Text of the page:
Dr. John Goyeche, a Kelowna psychologist who believes the ministry takes too many children from their parents says "systemic racism" is partly to blame for the inordinate numbers of Indian children in foster homes. Stan Parenteau, deputy director of aboriginal services for the ministry, denies race is a factor, but says he cannot really explain why Indians make up such a large proportion of children in MCF care. Mr Parenteau does not think many children are being apprehended without cause, since social workers must always justify their decision in court. "The courts are, in part, ensuring that we're operating within the legislation when we remove a child," he says.
Perhaps so, but Dr. Goyeche believes the legislation (the Child, Family and Community Service Act) and MCF policies make it far too easy to apprehend children. Ever since Gove social workers have been pressured to look into a person's past for any sign he or she might be an unfit parent. Drug and alcohol use, rampant on many Indian reserves, are among the warning signs. Such information is plugged into a "risk assessment" model that social workers use to determine likely child abusers. Risk assessment is not universally recognized, however. "It is based on the idea you can predict who's going to abuse or not," says Gerald Cradock, a former child protection worker with the Ministry of Social Services. "Such a thing is impossible. It's a farce."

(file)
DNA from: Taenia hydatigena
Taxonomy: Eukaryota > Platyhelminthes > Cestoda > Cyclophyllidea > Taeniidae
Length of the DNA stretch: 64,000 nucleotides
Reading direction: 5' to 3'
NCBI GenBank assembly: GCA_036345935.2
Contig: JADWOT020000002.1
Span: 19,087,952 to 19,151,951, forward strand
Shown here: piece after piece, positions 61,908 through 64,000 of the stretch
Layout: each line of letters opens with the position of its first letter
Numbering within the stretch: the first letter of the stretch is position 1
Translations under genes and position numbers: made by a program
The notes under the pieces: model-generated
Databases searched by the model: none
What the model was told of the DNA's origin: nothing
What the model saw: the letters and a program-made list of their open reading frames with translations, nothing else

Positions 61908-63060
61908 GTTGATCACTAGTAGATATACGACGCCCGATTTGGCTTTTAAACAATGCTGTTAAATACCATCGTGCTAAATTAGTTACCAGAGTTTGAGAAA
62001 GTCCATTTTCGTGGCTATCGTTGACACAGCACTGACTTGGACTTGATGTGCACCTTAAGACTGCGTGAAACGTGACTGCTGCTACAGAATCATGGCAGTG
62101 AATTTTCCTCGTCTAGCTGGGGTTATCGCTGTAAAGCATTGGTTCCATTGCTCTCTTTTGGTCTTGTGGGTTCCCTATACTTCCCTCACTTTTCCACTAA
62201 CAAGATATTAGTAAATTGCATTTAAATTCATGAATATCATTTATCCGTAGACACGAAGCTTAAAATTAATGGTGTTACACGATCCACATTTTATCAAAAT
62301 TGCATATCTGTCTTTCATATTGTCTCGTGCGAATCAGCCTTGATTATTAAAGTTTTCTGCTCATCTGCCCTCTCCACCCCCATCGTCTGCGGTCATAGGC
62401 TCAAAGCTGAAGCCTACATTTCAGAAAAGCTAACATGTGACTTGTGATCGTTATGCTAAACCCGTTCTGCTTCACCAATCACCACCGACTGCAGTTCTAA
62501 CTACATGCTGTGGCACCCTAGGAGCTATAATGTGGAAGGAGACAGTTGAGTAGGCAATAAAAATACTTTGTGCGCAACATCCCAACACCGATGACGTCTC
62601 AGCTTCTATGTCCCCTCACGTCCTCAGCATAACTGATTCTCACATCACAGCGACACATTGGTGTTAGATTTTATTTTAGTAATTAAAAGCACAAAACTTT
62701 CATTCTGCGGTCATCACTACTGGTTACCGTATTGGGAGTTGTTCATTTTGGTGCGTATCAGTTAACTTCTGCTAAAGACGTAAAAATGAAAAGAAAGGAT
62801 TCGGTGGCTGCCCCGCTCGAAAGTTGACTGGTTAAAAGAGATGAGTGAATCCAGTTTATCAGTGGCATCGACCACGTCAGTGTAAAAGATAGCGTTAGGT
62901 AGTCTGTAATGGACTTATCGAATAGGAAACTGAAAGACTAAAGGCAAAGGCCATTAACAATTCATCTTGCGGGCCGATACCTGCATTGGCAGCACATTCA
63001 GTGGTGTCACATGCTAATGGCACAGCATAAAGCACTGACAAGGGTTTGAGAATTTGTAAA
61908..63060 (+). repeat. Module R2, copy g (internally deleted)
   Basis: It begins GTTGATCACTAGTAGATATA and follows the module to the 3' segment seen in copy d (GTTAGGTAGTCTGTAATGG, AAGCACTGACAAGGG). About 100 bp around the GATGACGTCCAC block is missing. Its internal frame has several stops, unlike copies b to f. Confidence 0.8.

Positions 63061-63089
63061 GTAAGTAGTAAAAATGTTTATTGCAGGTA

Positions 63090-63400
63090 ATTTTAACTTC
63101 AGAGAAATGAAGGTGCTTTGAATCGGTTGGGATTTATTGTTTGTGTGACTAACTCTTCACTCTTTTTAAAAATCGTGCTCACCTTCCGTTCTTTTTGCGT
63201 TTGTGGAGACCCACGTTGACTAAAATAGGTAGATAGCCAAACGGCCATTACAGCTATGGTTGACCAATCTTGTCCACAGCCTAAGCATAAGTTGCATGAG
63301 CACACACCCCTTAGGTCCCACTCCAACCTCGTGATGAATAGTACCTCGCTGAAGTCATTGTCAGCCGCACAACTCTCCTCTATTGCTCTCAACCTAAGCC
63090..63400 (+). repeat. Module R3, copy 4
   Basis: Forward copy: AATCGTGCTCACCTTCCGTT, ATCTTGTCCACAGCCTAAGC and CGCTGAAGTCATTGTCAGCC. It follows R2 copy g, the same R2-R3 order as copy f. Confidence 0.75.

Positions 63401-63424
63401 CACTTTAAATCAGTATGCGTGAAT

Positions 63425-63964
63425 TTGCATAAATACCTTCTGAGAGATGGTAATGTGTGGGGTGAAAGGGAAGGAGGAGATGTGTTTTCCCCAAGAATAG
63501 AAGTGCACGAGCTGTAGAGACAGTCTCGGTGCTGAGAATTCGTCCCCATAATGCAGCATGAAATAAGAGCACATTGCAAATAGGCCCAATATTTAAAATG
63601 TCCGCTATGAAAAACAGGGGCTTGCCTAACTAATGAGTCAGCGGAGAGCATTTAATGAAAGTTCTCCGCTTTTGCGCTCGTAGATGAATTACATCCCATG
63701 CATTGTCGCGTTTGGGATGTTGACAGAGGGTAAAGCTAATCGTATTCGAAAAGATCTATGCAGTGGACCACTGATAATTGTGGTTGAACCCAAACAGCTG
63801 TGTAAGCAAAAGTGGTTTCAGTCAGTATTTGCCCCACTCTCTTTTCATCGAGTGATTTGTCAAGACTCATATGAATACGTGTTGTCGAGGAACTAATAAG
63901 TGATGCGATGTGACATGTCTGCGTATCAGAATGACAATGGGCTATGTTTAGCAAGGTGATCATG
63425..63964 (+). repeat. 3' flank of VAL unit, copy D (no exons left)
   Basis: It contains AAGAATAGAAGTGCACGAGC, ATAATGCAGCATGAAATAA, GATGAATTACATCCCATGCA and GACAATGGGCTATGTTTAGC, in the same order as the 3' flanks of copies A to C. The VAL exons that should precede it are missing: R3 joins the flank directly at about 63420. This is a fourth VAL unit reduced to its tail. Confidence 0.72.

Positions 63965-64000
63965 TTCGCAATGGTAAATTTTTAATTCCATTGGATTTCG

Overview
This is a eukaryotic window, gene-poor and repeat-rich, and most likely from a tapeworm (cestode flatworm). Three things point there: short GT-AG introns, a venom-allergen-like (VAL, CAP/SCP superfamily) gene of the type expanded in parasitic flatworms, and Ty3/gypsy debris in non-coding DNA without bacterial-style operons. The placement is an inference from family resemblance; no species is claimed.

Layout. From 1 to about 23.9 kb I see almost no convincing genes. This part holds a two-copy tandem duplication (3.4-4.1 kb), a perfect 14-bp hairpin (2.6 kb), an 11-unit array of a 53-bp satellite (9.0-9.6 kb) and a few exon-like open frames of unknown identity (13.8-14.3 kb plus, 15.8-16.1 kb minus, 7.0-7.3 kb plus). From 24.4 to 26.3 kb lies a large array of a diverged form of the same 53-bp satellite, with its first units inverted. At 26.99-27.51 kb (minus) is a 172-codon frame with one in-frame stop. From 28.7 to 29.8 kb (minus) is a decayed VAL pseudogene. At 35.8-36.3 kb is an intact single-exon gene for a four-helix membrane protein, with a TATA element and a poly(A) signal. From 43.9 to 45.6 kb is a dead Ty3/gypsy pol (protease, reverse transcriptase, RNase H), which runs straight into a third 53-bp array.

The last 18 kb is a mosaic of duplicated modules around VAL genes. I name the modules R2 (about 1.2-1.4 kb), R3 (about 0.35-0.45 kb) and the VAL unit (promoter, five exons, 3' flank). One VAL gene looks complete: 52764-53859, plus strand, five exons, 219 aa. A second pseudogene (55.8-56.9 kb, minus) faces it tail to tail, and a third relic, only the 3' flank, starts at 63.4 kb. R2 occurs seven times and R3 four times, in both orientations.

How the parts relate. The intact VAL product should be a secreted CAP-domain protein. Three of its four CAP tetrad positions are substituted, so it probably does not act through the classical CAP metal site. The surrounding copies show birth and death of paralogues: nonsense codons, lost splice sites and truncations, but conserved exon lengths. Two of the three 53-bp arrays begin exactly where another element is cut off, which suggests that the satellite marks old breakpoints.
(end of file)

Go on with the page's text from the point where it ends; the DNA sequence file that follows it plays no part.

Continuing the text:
Critics say risk assessment causes more harm than it prevents, as children are traumatized by being taken away from loving and capable parents. That is what Mr. Christiansen says happened in Terrace. Even worse, he believes some children were put in abusive or neglectful foster homes. One of the cases he dealt with involved a five-year-old boy who had been apprehended because his mother had a drinking problem. After several months in a foster home, the boy starts behaving violently on his visits with his mother: screaming, kicking and grabbing things. "The child actually said he was going to kill himself and held a toy gun to his head," says Mr. Christiansen. Hel also began showing sexually aggressive behaviour, grabbing the crotch of his three-year-old sister (who was in the foster home) and putting his tongue in his mother's mouth when he kissed her.